WASHINGTON -- Asked this week why he voted
against Head Start
when he was in Congress in the 1980's,
Dick Cheney said he
was "motivated by a
concern for fiscal responsibility in an
era when the nation did not have the
projected surpluses it now has."
"I would not vote against Head
Start today," Mr. Cheney, the expected Republican vice presidential candidate, said this week. When later
pressed about some of his votes in
Congress, he underlined the point
that the Reagan era of the 1980's was
a time "when we had huge budget
deficits, no money and when we really had to be concerned about federal
One can easily understand why
Mr. Cheney might have worried
about fiscal responsibility as a congressman in the deficit-ridden 1980's.
But it's pretty hard to swallow his
claim that such concerns were why
he was one of only a handful of
legislators to oppose improving education opportunities for poor children.
In the early 80's, the Head Start
program cost about $1 billion a year.
That's small potatoes compared with
Ronald Reagan's 1981 tax reduction
act, which cost $870 billion over its
first five years. Yet while Mr. Cheney says he saw the tiny Head Start
program as unaffordable, he was
able to put aside any fiscal doubts he
may have harbored and enthusiastically support President Reagan's
budget-busting tax plan. He voiced
no objection to the measure's hundreds of billions of dollars in tax
subsidies for oil companies, utilities,
railroads and other corporate interests.
Mr. Cheney also happily voted for
Mr. Reagan's big increases in defense spending, which grew from
$134 billion in 1980 to $273 billion by
1986 -- almost a 50 percent increase
adjusted for inflation.
The upshot of these Cheney-supported policies was to triple the
budget deficit between 1980 and 1986,
bringing it to its highest level as a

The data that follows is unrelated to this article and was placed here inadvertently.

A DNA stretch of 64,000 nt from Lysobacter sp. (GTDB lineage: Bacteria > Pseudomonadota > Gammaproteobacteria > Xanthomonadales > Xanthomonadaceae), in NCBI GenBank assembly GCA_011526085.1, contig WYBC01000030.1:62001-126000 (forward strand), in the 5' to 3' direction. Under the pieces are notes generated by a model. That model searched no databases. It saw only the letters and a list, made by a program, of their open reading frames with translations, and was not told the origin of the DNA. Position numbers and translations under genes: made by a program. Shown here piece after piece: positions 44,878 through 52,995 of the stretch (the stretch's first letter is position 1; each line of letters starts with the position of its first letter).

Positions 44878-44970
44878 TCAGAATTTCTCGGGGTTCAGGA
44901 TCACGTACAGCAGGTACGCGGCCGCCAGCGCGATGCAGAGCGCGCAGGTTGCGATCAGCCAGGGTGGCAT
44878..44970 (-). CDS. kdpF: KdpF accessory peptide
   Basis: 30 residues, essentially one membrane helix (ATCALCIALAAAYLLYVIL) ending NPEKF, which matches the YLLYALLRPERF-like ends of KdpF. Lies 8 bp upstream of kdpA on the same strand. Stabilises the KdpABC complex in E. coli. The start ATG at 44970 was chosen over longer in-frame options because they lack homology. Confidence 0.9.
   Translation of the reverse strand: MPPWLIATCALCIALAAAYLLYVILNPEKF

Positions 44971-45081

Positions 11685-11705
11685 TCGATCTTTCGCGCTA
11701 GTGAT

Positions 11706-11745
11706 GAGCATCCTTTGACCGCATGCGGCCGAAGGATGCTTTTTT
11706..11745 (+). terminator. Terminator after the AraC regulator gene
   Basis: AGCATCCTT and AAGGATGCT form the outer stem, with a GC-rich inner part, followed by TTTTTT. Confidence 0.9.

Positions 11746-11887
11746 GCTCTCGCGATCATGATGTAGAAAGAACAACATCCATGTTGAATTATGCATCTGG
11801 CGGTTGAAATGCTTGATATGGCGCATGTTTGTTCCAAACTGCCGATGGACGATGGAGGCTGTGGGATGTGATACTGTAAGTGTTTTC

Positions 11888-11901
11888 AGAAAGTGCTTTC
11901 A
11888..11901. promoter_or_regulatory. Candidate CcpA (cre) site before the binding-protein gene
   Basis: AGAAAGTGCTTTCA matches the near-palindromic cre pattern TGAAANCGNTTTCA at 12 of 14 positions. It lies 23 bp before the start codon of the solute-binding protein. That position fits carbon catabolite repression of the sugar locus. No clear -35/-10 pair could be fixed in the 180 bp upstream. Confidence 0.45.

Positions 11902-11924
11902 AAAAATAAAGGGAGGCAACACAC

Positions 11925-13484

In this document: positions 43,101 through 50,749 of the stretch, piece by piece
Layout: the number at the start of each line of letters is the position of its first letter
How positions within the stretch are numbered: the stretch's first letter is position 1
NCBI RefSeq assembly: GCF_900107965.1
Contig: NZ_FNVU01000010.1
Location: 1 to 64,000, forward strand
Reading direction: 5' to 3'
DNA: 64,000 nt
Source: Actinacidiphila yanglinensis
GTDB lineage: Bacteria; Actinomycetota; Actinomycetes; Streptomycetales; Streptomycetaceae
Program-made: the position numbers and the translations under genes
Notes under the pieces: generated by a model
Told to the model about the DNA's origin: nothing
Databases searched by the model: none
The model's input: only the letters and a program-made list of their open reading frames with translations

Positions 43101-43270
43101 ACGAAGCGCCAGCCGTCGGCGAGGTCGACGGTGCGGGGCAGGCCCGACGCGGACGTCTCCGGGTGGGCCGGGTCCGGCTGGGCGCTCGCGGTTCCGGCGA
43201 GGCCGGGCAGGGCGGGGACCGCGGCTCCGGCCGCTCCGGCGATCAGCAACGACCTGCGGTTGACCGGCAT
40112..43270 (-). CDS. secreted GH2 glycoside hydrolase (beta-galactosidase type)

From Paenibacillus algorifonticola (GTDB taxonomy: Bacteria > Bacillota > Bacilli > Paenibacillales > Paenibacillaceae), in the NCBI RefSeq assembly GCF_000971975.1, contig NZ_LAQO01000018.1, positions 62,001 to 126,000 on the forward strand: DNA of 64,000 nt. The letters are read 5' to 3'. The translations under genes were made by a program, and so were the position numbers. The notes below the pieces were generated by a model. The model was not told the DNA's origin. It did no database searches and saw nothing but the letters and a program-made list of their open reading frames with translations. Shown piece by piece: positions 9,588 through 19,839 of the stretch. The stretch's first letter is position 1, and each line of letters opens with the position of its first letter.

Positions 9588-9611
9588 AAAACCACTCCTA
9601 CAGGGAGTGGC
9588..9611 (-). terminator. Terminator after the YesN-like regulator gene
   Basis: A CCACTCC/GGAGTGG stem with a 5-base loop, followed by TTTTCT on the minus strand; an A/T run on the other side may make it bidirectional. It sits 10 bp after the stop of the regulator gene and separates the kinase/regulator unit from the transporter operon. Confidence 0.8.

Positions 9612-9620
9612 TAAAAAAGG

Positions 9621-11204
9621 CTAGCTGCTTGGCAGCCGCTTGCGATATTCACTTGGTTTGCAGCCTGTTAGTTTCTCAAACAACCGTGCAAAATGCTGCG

share of the economy since the end of
World War II. We've only recently
climbed our way out of the enormous
deficit hole that Mr. Cheney helped
It wasn't blind loyalty to President
Reagan that caused him to vote the
way he did as a congressman. After
all, Mr. Reagan supported the Head
Start program. And in 1986, when Mr.
Reagan pushed to undo some of the
damage his earlier tax bills had
wrought, Mr. Cheney worked hard to
try to defeat the president. In opposing the 1986 tax reform act, widely
considered to be Mr. Reagan's finest
accomplishment, Mr. Cheney once
again allied himself with an array of
special interests -- tax shelter promoters, oil and timber companies,
tax-avoiding defense contractors and
so on -- that fought to defeat the
So, despite his revisionist concern
about fiscal discipline in the 80's, Mr.
Cheney's record shows that he is
pretty much a big-deficit, tax-loophole-loving kind of guy. That, of
course, makes him an ideal running
mate for Gov. George W. Bush,
whose $1.9 trillion upper-income tax
cut plan would use up almost the
entire projected non-Social Security
surplus over the next decade -- even
before Mr. Bush gets to his various
expensive spending plans, from the
dubious missile defense system to
the voter-friendly drug coverage for
True, Mr. Bush touts the fact that
some of his proposed tax cuts would
go to low- and moderate-income
working families. Never mind that
only about 2 percent of those tax cuts
are so targeted, compared with 62
percent of the breaks that would go
to the best-off tenth of all taxpayers.
As Mr. Bush's running mate,
Mr. Cheney seems to
be trying to avoid the
that voters might see
in his congressional
votes. But Newt Gingrich was right to
note this week that when he and Mr.
Cheney served together in the House,
"Cheney's voting record was slightly
more conservative than mine."
Or put another way, if the choice is
between welfare for the rich and
opportunities for the needy, Dick
Cheney's record makes it pretty
clear where he stands. By choosing
him, Mr. Bush may have clarified his
own stance as well.
Robert S. McIntyre is director of Citizens for Tax Justice.
Copyright 2000 The New York Times Company